China is a night-time ‘hot-spot’ for the production of nitrate radicals (PNO3) that could have a major impact on health-threatening ozone and fine particulates (PM2.5) in the atmosphere, a new study reveals.
The country has experienced a rapid increase in nocturnal production of NO3, whilst Europe and the US experienced a decline. Experts believe that this increase will have significant air pollution implications for China and other developing countries such as India.
Current production of NO3 radicals in eight representative Chinese cities – Beijing, Shanghai, Guangzhou, Chengdu, Xi’an, Jinan, Zhengzhou and Shijiazhuang – are comparable to that in 1990s Los Angeles, but with an overall increasing trend.
Publishing their findings in Nature Geoscience today, the international team of researchers – which includes experts from the University of Birmingham – believes that the long-term decreasing trend in the production of NO3 in Los Angeles offers hope that the level of nocturnal ozone can be reduced while simultaneously reducing nitrogen oxides.
Co-author Professor Zongbo Shi, from the University of Birmingham, commented: “Nitrogen oxides derived from combustion and natural sources are reactive gases that regulate the formation of key air pollutants including both ozone (O3) and PM2.5. Nocturnal oxidation driven by nitrate radicals is an important, but poorly understood, process in atmospheric chemistry – we must understand this better, if we are to formulate effective global pollution mitigation strategies and understand the influence of nitrogen oxides on air quality and climate.”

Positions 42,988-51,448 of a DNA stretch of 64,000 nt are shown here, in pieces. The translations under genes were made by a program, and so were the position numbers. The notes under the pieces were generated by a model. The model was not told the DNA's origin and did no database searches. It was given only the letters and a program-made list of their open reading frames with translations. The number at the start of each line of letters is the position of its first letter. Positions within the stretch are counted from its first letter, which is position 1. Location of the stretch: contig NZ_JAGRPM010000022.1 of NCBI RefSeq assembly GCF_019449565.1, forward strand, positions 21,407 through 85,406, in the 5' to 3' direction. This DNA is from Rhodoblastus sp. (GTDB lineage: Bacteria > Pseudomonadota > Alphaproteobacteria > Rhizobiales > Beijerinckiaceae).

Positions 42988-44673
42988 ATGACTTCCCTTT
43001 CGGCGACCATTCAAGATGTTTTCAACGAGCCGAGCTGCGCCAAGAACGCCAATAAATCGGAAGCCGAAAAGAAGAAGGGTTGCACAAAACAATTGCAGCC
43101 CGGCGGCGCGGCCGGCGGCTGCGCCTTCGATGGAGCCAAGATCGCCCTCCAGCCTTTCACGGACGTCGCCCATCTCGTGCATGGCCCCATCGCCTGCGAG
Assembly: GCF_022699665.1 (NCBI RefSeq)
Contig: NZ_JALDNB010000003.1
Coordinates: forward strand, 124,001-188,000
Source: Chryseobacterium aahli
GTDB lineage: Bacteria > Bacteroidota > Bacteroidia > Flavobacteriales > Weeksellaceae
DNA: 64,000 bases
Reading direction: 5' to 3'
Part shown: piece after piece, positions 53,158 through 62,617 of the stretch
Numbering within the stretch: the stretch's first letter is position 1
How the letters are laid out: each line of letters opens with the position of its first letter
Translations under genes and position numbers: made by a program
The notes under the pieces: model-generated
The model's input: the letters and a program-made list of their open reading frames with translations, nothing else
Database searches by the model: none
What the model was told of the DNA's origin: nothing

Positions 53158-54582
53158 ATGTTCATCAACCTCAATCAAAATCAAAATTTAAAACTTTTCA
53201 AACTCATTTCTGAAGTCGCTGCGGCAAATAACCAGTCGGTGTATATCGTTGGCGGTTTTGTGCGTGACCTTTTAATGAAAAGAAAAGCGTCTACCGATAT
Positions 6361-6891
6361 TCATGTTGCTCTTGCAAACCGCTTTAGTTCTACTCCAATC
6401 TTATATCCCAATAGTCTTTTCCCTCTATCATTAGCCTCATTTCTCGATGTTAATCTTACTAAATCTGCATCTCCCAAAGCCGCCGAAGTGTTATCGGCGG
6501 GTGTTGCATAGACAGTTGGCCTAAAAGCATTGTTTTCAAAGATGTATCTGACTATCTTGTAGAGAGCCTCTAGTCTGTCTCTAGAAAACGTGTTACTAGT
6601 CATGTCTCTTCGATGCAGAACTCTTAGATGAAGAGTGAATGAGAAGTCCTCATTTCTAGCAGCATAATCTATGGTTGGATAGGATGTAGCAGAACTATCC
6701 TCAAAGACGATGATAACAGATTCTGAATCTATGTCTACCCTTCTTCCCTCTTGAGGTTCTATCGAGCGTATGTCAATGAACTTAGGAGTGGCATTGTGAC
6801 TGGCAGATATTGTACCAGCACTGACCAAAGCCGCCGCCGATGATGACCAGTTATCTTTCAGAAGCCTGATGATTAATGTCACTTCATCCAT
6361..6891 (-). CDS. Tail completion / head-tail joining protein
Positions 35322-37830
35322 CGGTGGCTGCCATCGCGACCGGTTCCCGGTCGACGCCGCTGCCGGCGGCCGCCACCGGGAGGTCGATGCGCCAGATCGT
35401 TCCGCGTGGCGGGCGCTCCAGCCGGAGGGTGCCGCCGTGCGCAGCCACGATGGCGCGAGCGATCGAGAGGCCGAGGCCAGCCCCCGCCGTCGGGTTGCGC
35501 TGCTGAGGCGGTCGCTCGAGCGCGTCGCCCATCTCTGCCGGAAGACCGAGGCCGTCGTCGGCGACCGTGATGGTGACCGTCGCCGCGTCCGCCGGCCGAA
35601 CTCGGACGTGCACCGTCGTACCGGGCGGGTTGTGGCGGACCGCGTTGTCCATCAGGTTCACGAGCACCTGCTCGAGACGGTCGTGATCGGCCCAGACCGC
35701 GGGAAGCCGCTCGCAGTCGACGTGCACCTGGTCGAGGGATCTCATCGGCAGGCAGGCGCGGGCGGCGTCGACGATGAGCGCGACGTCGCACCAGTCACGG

The study shows that, if recent increasing ozone pollution trends continue, nighttime oxidation in China will increase further even if NOx emissions are reduced. However, based on the trend in Los Angeles since 1980 and global changes since the COVID-19 lockdown, scientists believe that, currently, reducing the emissions of volatile organic compounds (VOC) would simultaneously reduce daytime ozone and nighttime oxidation in China and similar regions.
Night-time NO3 chemistry influences next-day photochemistry by removing nitrogen oxides and VOCs – enhancing ozone formation. The production of NO3 radicals increased significantly in three megacity clusters (North China Plain, Yangtze River Delta and Pearl River Delta), with experts suggesting that the hotspot of NO3 chemistry persists for the entire year in China.
Given that much lower values of NO3 radicals in both the Europe and United States have been shown to exert significant impacts on particulate nitrate and organic aerosol formation in those regions, the researchers believe that NO3 radical chemistry may play a more critical role in atmospheric oxidation and aggravate both O3 and PM2.5 pollution in China in the near future.
Increased O3 and PM2.5 pollution due to nighttime oxidation poses an important challenge in further improving air quality in China, with significant public health implications.